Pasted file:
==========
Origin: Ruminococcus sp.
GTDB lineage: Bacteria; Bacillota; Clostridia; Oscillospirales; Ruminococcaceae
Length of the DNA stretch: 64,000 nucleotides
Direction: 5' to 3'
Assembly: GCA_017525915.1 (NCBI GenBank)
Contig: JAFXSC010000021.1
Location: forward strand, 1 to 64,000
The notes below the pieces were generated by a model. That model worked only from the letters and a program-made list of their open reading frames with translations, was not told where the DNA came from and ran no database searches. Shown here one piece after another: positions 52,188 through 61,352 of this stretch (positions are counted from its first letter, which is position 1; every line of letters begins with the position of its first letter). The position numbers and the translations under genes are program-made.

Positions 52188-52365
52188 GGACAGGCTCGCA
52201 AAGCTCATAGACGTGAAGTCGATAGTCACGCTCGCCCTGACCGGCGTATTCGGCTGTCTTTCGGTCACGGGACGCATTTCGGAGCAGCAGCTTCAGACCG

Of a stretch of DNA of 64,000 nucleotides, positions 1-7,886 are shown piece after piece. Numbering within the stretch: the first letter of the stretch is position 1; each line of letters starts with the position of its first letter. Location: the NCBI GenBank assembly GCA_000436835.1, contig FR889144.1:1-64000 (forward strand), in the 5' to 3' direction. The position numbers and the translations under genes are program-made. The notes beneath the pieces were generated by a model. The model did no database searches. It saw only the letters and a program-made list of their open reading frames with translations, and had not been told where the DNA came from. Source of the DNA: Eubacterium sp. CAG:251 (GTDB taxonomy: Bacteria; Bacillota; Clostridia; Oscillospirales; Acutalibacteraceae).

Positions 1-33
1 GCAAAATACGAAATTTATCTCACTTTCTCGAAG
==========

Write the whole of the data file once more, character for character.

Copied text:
Origin: Ruminococcus sp.
GTDB lineage: Bacteria; Bacillota; Clostridia; Oscillospirales; Ruminococcaceae
Length of the DNA stretch: 64,000 nucleotides
Direction: 5' to 3'
Assembly: GCA_017525915.1 (NCBI GenBank)
Contig: JAFXSC010000021.1
Location: forward strand, 1 to 64,000
The notes below the pieces were generated by a model. That model worked only from the letters and a program-made list of their open reading frames with translations, was not told where the DNA came from and ran no database searches. Shown here one piece after another: positions 52,188 through 61,352 of this stretch (positions are counted from its first letter, which is position 1; every line of letters begins with the position of its first letter). The position numbers and the translations under genes are program-made.

Positions 52188-52365
52188 GGACAGGCTCGCA
52201 AAGCTCATAGACGTGAAGTCGATAGTCACGCTCGCCCTGACCGGCGTATTCGGCTGTCTTTCGGTCACGGGACGCATTTCGGAGCAGCAGCTTCAGACCG

Of a stretch of DNA of 64,000 nucleotides, positions 1-7,886 are shown piece after piece. Numbering within the stretch: the first letter of the stretch is position 1; each line of letters starts with the position of its first letter. Location: the NCBI GenBank assembly GCA_000436835.1, contig FR889144.1:1-64000 (forward strand), in the 5' to 3' direction. The position numbers and the translations under genes are program-made. The notes beneath the pieces were generated by a model. The model did no database searches. It saw only the letters and a program-made list of their open reading frames with translations, and had not been told where the DNA came from. Source of the DNA: Eubacterium sp. CAG:251 (GTDB taxonomy: Bacteria; Bacillota; Clostridia; Oscillospirales; Acutalibacteraceae).

Positions 1-33
1 GCAAAATACGAAATTTATCTCACTTTCTCGAAG